Our pay is shrinking!
- Our pay has fallen by 18 percent in real terms since 2010. That’s because of pay freezes in 2010, 2011 and 2012, and a below inflation “pay rise” of just 1 percent last year. Local government pay (NJC) is the lowest in the public sector. Over two thirds of the NJC workforce are women. And over one million NJC workers earn less than £21,000 a year—below the government’s low pay threshold.
And it's not just pay...
- We’ve had cuts to car allowances, unsocial hours payments, overtime rates, sick pay, and annual leave. And of course, our pension contributions have gone up too! Swansea council is now charging up to £400 a year for staff parking, and many more are doing the same
A roof over your head?
- Buying a home is no longer an option for most as house prices rise by 8 percent a year. But renting is little better. Average rents are rising at almost 3 percent a year to £848 a month. In London they have gone up by a quarter over three years.
Cost of living explosion
- Spending on household energy has risen by 131 percent since 2003. On average we pay at least a third more than three years ago. Food prices have rocketed by 12 percent since 2007. Rail fares have gone up by 40 percent since 2008.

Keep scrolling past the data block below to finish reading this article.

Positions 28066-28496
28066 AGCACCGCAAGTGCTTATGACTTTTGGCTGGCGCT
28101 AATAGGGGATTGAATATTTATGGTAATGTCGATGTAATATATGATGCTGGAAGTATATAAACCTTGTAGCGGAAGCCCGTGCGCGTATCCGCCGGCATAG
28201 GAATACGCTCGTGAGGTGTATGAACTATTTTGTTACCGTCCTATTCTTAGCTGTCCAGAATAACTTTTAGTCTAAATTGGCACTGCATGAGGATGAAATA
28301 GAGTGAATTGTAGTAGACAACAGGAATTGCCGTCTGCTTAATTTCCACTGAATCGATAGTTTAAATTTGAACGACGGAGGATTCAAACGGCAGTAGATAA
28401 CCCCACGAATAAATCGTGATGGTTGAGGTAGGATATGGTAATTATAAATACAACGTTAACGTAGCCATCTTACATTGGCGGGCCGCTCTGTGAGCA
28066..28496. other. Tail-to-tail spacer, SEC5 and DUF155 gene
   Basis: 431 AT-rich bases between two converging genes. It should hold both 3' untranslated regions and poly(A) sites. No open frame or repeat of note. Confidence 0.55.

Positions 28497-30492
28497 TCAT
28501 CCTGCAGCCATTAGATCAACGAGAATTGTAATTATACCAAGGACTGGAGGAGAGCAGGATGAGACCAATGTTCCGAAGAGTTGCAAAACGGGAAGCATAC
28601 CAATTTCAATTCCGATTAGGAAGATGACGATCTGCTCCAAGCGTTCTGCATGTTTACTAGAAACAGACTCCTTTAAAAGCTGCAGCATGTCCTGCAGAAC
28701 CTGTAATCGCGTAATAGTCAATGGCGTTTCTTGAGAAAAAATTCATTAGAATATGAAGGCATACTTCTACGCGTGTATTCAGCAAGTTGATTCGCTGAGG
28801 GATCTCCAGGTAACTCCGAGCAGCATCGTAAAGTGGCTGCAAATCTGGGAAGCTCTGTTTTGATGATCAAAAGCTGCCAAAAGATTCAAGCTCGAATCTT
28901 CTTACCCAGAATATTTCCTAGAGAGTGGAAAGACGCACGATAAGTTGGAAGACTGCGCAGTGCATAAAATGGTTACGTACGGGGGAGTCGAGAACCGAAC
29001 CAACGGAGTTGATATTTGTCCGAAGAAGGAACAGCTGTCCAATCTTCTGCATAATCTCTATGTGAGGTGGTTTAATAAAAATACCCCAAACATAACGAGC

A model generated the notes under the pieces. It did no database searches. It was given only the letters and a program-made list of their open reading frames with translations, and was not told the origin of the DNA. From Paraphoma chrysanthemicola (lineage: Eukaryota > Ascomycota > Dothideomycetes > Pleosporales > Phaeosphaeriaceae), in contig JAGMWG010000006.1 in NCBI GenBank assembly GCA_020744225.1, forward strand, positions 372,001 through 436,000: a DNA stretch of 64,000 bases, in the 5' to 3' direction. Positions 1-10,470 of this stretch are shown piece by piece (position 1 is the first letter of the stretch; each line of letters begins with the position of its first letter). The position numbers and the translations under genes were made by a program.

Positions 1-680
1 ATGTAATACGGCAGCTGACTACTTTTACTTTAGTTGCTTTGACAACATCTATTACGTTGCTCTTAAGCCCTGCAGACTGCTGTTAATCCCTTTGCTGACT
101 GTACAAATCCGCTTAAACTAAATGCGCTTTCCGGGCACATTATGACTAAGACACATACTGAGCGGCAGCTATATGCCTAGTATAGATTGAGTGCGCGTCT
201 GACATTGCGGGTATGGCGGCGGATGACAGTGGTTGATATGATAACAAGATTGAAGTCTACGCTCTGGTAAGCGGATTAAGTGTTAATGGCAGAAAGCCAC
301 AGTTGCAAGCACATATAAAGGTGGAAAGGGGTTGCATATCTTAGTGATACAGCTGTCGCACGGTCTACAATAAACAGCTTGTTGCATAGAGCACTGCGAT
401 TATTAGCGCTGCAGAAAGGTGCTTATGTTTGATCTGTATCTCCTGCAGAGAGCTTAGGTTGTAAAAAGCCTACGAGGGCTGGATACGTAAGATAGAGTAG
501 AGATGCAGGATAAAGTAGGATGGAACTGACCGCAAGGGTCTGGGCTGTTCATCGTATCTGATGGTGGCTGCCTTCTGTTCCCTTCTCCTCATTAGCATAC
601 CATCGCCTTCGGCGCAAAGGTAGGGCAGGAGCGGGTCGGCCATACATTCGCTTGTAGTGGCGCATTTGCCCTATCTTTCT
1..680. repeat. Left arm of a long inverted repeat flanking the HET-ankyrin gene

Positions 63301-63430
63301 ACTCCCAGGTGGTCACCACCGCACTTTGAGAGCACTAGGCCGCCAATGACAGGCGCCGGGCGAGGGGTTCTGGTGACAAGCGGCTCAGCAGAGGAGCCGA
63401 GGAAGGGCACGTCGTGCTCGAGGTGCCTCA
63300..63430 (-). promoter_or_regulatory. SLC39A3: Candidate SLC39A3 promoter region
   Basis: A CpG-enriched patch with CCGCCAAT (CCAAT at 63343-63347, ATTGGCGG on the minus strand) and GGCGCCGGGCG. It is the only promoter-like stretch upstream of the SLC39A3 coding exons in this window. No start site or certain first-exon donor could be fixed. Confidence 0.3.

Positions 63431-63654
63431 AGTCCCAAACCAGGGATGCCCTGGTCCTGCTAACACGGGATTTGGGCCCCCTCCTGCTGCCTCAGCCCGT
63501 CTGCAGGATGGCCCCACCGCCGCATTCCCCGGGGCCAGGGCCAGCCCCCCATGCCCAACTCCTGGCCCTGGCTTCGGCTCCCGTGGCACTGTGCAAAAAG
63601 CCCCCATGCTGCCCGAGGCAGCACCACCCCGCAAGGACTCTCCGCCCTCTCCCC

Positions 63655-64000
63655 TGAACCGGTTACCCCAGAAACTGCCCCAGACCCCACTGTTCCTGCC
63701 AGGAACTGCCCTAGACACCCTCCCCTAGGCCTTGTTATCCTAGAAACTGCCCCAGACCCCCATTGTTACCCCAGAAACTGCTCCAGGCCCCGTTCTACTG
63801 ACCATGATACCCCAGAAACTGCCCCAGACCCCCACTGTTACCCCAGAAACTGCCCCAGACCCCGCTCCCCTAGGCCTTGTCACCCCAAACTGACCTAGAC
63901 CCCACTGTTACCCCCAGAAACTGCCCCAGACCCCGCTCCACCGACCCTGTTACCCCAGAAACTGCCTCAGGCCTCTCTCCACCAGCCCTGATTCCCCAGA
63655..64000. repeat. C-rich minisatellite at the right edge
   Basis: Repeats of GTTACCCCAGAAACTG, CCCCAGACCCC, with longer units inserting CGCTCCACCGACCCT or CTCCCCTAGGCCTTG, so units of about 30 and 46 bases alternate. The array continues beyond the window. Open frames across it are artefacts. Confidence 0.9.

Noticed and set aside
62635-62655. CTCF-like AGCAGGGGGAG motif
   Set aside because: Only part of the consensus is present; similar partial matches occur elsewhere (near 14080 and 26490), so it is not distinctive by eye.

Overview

Recovery? Not here, mate!
- Inflation is predicted to rise to 3.4 percent by 2017. Mortgage interest rates are set to rise too. A “pay rise” of only 1 percent is a cut. NJC workers earning less than £15,000 would have to spend a whole year’s pay on full time childcare for one child.
Rich are getting richer by the day
- There’s no money for pay rises, say the employers and their Tory friends. But the richest 1,000 people have seen their combined wealth jump by more than 15 percent since last year. Britain now has 104 billionaires with a total wealth of £449 billion. Why can’t we make these rich people pay more by bringing in higher rates of tax?
‘We need to strike’
Bills are out of control and I constantly have to think ‘what can I cut?’ I can either keep depriving myself of basic necessities or I can have a strategy to go on strike. I don’t want to accept austerity—we need to strike.
Nusrat Bukhari, Support Worker
We’ve had to endure pay cuts, pay freezes and below?inflation pay increases for years now. Faced with all this and the cuts to our services we all need to make sure we build the biggest vote we can for strikes on 10 July.
Dave Lowe, Social Worker